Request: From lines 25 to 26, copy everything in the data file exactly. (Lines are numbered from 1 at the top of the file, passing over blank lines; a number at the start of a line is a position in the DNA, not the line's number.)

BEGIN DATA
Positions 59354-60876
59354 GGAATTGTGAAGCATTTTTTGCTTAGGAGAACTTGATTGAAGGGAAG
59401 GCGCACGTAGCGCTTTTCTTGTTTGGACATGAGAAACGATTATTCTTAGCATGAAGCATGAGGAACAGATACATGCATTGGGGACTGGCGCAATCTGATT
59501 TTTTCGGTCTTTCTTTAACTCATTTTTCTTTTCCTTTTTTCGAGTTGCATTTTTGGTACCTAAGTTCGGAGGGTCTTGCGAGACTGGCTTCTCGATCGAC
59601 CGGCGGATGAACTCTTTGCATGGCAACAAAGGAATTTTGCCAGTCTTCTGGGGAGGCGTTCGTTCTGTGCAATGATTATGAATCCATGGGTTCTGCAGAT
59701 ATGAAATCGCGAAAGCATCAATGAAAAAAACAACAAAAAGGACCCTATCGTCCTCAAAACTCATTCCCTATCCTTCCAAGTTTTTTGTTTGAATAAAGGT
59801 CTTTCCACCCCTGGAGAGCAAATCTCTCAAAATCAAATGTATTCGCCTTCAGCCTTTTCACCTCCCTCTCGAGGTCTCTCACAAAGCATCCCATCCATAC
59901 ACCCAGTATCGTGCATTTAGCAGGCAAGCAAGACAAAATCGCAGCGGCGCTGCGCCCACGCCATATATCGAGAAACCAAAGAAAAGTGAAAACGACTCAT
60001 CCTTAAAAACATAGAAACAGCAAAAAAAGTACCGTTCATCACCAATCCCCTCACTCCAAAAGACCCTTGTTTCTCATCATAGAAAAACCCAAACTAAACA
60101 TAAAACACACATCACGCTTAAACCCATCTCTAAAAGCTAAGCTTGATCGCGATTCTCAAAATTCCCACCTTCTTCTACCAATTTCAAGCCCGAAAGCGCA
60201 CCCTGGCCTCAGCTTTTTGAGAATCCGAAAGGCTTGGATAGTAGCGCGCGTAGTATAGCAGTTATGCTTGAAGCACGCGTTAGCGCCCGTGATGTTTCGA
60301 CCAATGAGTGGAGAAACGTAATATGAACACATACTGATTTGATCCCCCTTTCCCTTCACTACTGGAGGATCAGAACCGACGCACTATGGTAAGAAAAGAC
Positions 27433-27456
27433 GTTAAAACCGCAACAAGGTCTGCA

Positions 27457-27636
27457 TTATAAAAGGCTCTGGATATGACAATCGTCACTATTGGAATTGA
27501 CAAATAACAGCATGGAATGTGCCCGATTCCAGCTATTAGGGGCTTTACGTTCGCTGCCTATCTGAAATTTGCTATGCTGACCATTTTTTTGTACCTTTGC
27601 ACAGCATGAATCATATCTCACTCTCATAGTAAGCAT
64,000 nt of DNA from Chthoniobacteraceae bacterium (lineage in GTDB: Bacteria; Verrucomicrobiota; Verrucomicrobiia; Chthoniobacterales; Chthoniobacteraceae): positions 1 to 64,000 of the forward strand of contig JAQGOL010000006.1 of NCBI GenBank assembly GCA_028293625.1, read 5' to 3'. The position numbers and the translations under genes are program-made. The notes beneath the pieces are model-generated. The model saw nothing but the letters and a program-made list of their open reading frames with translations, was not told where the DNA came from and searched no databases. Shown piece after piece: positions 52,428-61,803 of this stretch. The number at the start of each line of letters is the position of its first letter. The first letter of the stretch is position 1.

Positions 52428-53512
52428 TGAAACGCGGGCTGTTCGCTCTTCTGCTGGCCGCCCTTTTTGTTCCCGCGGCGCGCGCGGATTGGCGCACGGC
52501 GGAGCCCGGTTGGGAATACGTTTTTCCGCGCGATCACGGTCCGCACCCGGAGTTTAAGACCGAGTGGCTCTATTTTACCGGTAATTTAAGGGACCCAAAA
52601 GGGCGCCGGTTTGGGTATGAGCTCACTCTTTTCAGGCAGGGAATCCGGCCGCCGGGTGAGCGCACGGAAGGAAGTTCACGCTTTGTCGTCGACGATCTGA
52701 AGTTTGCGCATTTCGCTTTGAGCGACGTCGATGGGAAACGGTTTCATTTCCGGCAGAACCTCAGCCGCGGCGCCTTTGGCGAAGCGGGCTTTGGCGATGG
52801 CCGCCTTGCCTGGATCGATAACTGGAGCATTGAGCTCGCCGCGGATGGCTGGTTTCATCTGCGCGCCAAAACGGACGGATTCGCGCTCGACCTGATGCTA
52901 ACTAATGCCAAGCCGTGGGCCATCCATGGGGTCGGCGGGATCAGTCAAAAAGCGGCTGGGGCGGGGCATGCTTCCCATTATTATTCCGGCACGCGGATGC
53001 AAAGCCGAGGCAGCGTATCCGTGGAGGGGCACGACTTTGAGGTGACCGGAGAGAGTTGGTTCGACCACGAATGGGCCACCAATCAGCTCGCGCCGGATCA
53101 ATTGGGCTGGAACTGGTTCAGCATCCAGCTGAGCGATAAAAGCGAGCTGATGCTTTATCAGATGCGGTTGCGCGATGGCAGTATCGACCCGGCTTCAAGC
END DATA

52801 CCGCCTTGCCTGGATCGATAACTGGAGCATTGAGCTCGCCGCGGATGGCTGGTTTCATCTGCGCGCCAAAACGGACGGATTCGCGCTCGACCTGATGCTA
52901 ACTAATGCCAAGCCGTGGGCCATCCATGGGGTCGGCGGGATCAGTCAAAAAGCGGCTGGGGCGGGGCATGCTTCCCATTATTATTCCGGCACGCGGATGC